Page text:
He has the respect of the veterans (he played with Mo, Andy, Jeter and Posada), knows how to work with the young guys (see NL Manager of the Year in 2006), and uses a combination of statistical analysis and old school style of play that could work very well with the ballclub they are going to have next season.

  10. Jay, in my eyes throwing Mussina would have been a firable offense. He’s not a playoff quality pitcher. That’s the thing about the Yankee job, damed if you do, damed if you don’t. If it is not Girardi I expect an ex Met, either the V or Davey. It would be funny if we have Willie while the Yanks are manned by one of our exes.
    Re pitchers, you never know in Oct. CC has been poor in every outing.

  11. Building on his recent public relations successes, eTrueSports.comreports that Randy Levine has resigned as president of the New York Yankees to become Director of Communications for the Halliburton Corporation

  12. Jay, it’s actually been widely reported that Torre wanted to start Mussina, but was overruled. Personally, I thought starting Wang was the right move, but obviously it didn’t work.
    Interesting note – the Yankees have now fired a manager who made the postseason in every year of his tenure four times (Yogi Berra in 1964, Billy in 1978, Dick Howser -coming off a 103 win season- in 1980, and now Torre, off of twelve in a row).

  13. Agree with abe @ 9:59 – it was a perfectly respectable offer. Torre has not had the same success the last three years as he did in the years prior to that. In my book, it is perfectly defensible to cut someone’s pay if they are not performing to the same standards as they performed to when they first got that pay.
    Moreover, Torre’s pay would have increased relative to last year if he performed – i.e., the team met the bonus thresholds.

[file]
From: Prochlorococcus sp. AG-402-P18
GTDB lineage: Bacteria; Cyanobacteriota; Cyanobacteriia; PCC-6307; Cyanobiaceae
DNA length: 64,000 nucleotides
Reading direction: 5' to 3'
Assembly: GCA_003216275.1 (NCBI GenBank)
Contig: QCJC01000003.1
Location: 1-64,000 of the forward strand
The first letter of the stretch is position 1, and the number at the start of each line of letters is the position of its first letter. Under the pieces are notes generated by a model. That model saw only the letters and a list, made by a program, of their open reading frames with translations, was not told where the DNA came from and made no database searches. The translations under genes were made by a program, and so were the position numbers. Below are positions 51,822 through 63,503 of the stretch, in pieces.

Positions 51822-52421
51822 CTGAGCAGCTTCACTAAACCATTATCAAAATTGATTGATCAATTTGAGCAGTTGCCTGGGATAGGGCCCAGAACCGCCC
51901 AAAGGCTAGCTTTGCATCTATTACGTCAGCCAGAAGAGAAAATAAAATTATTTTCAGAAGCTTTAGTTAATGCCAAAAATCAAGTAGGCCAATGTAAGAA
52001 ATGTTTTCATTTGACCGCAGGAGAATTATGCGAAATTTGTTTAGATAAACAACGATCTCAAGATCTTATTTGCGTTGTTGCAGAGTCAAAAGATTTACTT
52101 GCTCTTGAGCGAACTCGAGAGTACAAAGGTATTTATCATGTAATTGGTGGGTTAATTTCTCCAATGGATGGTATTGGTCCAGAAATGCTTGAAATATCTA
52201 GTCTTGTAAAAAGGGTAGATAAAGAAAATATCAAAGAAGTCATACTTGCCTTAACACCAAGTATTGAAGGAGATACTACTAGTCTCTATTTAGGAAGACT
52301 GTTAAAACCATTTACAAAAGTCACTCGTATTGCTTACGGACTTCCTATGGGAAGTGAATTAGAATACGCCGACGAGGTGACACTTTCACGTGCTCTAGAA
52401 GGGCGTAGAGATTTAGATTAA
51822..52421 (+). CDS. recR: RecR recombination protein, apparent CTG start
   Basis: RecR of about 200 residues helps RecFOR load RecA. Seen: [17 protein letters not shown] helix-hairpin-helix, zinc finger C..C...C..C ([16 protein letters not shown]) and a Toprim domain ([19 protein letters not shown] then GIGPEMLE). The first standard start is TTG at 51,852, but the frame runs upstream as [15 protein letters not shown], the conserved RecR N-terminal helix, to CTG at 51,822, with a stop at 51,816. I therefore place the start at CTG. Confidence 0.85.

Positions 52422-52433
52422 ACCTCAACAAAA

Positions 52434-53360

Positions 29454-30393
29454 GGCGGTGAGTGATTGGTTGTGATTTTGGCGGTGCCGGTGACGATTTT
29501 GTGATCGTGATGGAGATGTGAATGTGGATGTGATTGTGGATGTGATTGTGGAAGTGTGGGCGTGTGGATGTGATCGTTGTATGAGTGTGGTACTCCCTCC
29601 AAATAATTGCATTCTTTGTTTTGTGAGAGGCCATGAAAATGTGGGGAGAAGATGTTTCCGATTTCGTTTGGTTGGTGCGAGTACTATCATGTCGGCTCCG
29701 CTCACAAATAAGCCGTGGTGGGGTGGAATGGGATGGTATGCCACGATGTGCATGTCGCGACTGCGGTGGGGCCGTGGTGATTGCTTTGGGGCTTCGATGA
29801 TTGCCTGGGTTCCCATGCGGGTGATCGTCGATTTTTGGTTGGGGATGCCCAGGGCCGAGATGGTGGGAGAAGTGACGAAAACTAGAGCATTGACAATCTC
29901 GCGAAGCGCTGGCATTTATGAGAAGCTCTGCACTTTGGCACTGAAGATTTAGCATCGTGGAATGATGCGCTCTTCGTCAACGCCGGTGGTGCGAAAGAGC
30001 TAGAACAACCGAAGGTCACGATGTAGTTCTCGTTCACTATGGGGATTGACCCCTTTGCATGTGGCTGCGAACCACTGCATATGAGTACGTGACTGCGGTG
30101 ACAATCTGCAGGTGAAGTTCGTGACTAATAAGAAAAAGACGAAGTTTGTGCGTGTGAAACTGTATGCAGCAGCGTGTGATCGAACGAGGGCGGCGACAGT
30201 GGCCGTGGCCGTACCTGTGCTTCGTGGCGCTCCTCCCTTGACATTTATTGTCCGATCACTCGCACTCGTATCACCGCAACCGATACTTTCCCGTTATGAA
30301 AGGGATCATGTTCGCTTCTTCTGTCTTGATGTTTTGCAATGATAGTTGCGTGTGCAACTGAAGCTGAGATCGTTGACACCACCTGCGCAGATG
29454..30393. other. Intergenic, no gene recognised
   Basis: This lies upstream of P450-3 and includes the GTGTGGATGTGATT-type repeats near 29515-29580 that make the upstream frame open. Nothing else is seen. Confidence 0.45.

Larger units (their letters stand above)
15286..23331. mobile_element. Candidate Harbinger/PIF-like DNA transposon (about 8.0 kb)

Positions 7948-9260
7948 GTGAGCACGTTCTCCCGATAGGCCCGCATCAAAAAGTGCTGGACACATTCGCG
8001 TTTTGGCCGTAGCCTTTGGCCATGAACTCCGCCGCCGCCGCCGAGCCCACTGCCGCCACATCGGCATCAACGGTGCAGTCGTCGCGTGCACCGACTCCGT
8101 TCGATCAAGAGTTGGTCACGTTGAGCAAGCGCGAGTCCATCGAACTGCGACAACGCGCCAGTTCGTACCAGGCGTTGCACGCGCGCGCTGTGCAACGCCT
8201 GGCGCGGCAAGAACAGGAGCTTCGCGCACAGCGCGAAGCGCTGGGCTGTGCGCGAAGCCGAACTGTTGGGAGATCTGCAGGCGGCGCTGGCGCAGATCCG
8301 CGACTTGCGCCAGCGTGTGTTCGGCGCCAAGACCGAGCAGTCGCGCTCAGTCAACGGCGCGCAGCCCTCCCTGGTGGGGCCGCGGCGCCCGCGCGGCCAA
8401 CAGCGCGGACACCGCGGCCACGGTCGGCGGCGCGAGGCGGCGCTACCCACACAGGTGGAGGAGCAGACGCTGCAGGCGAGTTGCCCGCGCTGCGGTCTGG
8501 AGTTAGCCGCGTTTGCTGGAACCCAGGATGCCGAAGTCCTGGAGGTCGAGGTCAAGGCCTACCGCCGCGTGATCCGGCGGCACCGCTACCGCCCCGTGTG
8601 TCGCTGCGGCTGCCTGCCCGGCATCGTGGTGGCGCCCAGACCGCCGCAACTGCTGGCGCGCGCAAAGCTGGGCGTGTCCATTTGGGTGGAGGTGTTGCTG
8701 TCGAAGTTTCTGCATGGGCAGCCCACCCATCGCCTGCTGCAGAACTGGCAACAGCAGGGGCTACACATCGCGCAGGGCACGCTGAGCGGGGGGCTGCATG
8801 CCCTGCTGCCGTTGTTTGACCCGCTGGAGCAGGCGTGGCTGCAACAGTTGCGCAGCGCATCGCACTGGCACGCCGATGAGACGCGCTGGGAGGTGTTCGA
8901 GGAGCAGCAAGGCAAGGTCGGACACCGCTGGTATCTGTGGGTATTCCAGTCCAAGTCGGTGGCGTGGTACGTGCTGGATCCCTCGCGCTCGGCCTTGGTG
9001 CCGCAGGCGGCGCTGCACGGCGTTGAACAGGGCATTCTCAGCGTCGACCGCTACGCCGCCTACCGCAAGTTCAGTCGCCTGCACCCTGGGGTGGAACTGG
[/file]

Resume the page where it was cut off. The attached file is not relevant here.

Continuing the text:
This was pay for performance. Perfectly fine, to me.
    That said, I would have rejected the offer too – Torre has not been treated well by the team the last few years, in terms of them making him wait to know whether he was going to fired or not.

  14. Some feebleminded thoughts: It must be nice to be able to walk away from 5 million. That’s more than I will ever see. Who else will offer Joe a paltry $5 mil? If they do, will $5 mil suddenly be OK if it comes from another team? I can’t fault Joe for not advancing in the playoffs. The season is the marathon. Getting to the playoffs takes the skill. Playoffs are a crapshoot. The Cardinals proved that last year.

  15. mad,
    You calling me an ass is a) hilarious and b) the best compliment I could get from someone such as yourself.

  16. Offering a manager who has managed his team to the playoffs for twelve straight seasons a one-year contract at a 33% pay cut is what a GM does when he doesn’t have the stones to come right out and say, “You’re gone.” As Babe Ruth once said when his salary was slashed by a third late in his career (which still left him as the highest paid player in baseball): “That’s not a cut–it’s an amputation.” Of course, Ruth wasn’t ready to retire and had the reserve clause to deal with, so he reported.